By using a coupled inductor 106, i.e., an inductor 106 with a tap 109, a step is caused between the current at the main switch 103 side and the free-wheeling current. Due to the current step, an output ripple current is increased. It is possible to reduce the ripple current by providing a smoothing capacitor having a small equivalent series register. However, in case it is required to make the ripple current caused by a switching operation extremely small, or in case it is required to make the size of the smoothing capacitor extremely small, it may be possible to connect two or more DC-DC converters according to the present invention in parallel, as shown in the circuit of FIG. 8 where S1 and S3 are main switches, S2 and S4 are free wheel switches, L1 and L2 are free-wheel inductors, and C1 is a smoothing capacitor, and drive the switching operation in these converters in a multiple phase, as shown in FIGS. 9(a) to 9(f), so that the ripple current can be cancelled. In this case, one or more servo controlling system can be provided. The method for conducting this arrangement is obvious for the skilled in the art, so the explanation therefor is omitted here.

The detail of the first embodiment of the present invention is illustrated in FIG. 3. The input power supply 301 is divided by the resisters 303 and 304 into almost one to two (½). The divided power is supplied to a center point of a high side driving circuit A and a low side driving circuit B, respectively, and supplied to a control circuit 302 via an operational amplifier 305; the high side driving circuit A and the low side driving circuit B are connected together in series as shown in FIG. 3. In such a manner, in case that a required voltage can be obtained even if the input voltage is divided, it is possible to reduce the driving power by dividing the input voltage. It should be noted a capacitor 306 is provided in order to make the voltage stable even if a pulse current is given. An emitter follower type amplifier can be used for the operational amplifier 305. It should be noted that the function for making the control circuit 302 stable is not explained here.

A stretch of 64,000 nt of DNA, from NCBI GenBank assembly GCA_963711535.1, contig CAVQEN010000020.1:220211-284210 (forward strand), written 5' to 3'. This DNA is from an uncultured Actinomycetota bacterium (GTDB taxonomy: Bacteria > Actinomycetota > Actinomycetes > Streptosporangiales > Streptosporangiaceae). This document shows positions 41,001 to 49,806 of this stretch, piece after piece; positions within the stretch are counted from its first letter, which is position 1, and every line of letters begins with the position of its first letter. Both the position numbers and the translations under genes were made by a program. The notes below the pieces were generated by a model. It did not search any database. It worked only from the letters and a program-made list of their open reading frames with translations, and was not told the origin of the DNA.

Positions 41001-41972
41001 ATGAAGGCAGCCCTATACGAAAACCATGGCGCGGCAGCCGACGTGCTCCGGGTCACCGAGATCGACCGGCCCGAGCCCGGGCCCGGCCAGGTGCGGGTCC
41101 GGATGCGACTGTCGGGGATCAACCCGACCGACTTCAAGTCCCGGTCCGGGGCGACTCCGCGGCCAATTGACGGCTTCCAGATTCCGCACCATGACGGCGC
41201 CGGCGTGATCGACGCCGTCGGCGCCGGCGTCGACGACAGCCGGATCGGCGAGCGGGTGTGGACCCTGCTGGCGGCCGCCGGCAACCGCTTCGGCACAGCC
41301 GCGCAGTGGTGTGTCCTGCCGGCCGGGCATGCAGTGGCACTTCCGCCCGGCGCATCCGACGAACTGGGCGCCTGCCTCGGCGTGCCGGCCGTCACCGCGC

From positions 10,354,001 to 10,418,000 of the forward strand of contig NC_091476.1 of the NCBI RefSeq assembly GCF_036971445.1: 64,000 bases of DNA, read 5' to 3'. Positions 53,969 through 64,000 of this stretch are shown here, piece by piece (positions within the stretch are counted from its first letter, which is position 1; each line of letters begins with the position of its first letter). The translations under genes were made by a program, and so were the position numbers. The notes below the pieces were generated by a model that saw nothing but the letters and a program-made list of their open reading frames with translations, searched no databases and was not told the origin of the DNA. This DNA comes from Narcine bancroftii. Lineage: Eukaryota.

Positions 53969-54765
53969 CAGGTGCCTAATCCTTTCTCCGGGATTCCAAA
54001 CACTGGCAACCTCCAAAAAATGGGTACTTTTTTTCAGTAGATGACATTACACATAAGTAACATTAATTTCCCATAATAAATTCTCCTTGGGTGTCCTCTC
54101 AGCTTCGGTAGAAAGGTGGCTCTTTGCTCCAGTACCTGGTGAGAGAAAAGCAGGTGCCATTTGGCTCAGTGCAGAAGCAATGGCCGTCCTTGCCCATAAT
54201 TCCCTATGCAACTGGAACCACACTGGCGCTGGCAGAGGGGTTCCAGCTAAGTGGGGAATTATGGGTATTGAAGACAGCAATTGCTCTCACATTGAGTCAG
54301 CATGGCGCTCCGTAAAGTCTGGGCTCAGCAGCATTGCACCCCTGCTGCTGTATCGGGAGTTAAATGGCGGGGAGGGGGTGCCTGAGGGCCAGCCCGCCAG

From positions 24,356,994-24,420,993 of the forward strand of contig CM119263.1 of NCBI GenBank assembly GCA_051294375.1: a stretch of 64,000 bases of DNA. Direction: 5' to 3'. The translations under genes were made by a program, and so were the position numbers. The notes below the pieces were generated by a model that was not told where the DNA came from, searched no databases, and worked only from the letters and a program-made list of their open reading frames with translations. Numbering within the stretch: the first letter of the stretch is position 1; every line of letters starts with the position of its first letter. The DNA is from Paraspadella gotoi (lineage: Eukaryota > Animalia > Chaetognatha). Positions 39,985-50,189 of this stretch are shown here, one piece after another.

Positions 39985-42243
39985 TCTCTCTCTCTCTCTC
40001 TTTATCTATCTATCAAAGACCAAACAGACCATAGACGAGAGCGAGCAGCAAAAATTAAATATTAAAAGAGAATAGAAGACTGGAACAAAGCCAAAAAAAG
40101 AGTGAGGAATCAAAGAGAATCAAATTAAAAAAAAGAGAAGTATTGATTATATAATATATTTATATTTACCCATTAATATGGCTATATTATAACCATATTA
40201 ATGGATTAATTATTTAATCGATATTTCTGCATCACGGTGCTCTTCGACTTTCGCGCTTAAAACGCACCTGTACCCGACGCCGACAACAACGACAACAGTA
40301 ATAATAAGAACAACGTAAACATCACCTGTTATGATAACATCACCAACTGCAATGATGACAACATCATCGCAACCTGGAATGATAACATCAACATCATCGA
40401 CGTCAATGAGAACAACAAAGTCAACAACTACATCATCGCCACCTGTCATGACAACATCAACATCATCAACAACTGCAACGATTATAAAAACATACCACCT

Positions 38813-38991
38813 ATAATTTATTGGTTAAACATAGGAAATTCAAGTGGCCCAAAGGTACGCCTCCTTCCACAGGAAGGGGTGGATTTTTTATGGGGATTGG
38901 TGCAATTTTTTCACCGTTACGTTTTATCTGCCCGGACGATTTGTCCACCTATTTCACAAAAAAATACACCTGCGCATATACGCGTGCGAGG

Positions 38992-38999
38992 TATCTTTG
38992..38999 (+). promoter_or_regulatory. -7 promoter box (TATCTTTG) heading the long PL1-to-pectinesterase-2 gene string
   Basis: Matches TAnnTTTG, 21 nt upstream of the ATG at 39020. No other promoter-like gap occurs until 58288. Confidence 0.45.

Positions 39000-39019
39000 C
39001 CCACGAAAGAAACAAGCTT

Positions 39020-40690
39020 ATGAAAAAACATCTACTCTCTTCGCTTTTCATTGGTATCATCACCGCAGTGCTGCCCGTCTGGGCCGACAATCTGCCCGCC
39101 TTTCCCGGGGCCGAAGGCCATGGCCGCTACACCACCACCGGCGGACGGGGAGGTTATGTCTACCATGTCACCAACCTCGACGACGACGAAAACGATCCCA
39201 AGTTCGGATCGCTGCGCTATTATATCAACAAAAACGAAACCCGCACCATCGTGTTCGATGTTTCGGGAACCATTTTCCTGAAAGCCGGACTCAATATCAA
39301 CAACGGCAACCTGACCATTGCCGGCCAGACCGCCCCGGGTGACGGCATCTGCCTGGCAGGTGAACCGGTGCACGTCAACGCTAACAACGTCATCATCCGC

The output O1 of the control circuit 302 drives an N channel FET 319, i.e., a switching element at the free-wheel side, via the low side driver B being constituted of transistors 307, 309, 310 and a resister 308. The output O2 of the control circuit 302 drives an N-channel FET 318, i.e., a main switch 318, via the high side driver A being constituted of transistors 311, 314, 315 and resistors 312 and 313, and further via a pulse transformer 316 and a capacitor 317. The outputs O1 and O2 operate at almost simultaneous timing; since the pulse transformer 316 is, however, connected in the direction shown in FIG. 3, the switching elements 318 and 319 operate almost alternatively.